This CTIF mandate will provide technical assistance to selected government and non-governmental beneficiaries in Malaysia, Indonesia, and Lao PDR to facilitate knowledge transfer and sharing of best practices related to the effective and contextually appropriate application of waste-to-energy (WTE) technologies. Approaches to be explored will include but not be limited to the Life Cycle Assessment method. The mandate will also consider current solid waste recycling and reuse programs / strategies and local waste disposal capacity and propose technologies that will potentially suit local needs and contexts. Technical assistance will be delivered through workshops, focus groups, and virtual or in-person site visits involving three participating universities, national and local government officials, and civil society representatives from three cities or districts: Kota Samarahan, Malaysia; Xaythany District, Vientiane, Lao PDR; and Batam City, Indonesia. This mandate was initiated by Universiti Tun Hussein Onn Malaysia (UTHM), a public university that has conducted research on renewable energy, solid waste management (SWM), and WTE. The UTHM will be the lead coordinating beneficiary for this initiative.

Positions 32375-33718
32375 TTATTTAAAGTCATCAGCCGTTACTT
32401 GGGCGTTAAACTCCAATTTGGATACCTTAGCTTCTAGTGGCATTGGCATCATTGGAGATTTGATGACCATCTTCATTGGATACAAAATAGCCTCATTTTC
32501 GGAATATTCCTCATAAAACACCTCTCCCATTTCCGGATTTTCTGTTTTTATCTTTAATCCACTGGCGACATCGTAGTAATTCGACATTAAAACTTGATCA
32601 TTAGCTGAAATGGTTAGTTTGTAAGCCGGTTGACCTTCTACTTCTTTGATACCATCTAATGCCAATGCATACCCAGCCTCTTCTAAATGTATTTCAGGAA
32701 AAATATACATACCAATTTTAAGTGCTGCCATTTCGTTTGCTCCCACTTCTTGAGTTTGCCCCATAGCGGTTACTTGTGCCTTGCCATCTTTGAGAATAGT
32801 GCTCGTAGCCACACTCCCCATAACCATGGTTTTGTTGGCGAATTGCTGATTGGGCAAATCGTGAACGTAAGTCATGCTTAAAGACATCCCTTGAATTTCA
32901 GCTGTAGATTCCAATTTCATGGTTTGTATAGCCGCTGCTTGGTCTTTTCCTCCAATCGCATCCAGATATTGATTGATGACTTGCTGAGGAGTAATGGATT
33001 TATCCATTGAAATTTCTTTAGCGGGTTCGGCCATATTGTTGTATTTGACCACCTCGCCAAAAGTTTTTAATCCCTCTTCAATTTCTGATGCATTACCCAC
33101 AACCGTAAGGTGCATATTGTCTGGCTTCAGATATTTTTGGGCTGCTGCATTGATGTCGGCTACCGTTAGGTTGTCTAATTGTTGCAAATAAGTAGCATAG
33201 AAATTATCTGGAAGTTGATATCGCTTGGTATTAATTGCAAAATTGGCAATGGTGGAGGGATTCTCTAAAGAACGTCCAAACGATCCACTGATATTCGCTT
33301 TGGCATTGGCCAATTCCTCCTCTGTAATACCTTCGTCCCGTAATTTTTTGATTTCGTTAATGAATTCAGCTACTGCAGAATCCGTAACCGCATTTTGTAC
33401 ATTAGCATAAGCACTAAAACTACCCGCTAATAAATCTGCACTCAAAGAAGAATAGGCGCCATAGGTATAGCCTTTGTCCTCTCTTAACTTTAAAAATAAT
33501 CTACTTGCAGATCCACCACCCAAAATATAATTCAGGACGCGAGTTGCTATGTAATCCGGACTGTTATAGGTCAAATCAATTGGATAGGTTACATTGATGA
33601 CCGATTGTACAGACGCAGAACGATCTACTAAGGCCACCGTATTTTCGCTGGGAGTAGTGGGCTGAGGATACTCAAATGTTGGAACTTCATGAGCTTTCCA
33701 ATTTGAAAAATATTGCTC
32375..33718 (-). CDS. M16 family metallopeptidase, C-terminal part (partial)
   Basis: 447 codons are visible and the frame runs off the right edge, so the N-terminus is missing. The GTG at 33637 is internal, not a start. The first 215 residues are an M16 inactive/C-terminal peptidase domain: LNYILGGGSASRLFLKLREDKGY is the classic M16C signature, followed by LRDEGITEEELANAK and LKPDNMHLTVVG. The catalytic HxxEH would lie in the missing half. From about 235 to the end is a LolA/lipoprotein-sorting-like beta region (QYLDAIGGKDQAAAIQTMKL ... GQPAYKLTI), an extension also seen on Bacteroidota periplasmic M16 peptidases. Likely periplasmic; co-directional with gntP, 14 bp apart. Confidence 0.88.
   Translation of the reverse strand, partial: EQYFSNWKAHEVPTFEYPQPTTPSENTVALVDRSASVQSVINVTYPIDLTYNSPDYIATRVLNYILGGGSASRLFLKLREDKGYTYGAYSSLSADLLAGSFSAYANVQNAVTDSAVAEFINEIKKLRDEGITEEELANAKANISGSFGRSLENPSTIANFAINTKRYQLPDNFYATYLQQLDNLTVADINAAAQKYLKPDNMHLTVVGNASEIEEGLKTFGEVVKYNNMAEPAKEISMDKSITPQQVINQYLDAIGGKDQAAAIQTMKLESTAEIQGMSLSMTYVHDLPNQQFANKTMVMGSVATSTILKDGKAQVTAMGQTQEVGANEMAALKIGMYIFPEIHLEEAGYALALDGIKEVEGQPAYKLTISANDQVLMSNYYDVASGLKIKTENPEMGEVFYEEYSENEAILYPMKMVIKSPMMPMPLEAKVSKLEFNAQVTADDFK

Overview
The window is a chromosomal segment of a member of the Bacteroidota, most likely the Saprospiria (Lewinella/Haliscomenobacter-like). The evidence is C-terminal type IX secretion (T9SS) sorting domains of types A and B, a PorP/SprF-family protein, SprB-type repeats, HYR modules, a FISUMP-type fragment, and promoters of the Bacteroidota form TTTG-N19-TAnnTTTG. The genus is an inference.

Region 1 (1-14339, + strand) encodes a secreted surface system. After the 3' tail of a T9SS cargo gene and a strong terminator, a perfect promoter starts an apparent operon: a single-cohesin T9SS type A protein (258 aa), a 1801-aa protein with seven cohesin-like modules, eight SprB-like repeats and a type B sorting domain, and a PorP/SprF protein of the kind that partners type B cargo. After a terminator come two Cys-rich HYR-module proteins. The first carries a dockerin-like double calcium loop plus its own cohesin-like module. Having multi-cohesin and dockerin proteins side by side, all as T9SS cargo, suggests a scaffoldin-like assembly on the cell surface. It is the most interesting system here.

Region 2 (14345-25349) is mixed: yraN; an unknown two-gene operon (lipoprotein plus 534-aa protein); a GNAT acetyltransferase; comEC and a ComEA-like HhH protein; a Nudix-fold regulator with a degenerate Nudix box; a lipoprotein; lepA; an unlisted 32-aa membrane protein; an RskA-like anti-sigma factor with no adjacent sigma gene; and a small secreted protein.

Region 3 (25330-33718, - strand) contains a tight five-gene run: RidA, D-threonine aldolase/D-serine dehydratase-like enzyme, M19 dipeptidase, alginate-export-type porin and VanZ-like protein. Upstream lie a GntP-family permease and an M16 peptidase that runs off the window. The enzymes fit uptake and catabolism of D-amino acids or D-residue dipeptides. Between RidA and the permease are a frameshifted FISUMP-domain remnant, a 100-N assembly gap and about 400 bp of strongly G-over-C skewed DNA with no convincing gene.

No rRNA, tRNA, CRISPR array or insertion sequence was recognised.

Problem Being Addressed by CTIF
Global solid waste is expected to grow to 3.40 billion tonnes per year by 2050, more than double population growth over the same period. East Asia and the Pacific currently generates 23 percent of the world’s solid waste.
The participating countries in this project recognize that to contribute towards address this growing problem, there is a need to divert waste from landfills and increase production of sustainable energy to facilitate low-carbon economic growth in ASEAN. By enabling knowledge transfer between countries and among stakeholders within them, this mandate hopes to strengthen and enhance current decision-making regarding WTE policy development and implementation among the participating countries.
In terms of environmental impacts and inclusion, it is recognized that WTE conversion technologies can reduce pressure on landfills, contribute to growing demands for renewable energy, and minimize greenhouse gas emissions when applied effectively. However, the implementation of WTE policies and selection of the most appropriate technology is not easy, especially when strategies applied in developed countries do not always align with the local contexts and SWM policies of developing countries. This is an issue that this mandate hopes to help address.
Moreover, the mandate will encourage equal participation by gender, recognizing findings from several institutions that gender inequalities and norms are embedded in almost every aspect of SWM, including but not limited to a gender pay gap, the low level of women’s share of the workforce, representation at management level, access to work opportunities and training, and their exposure to risks through informal employment.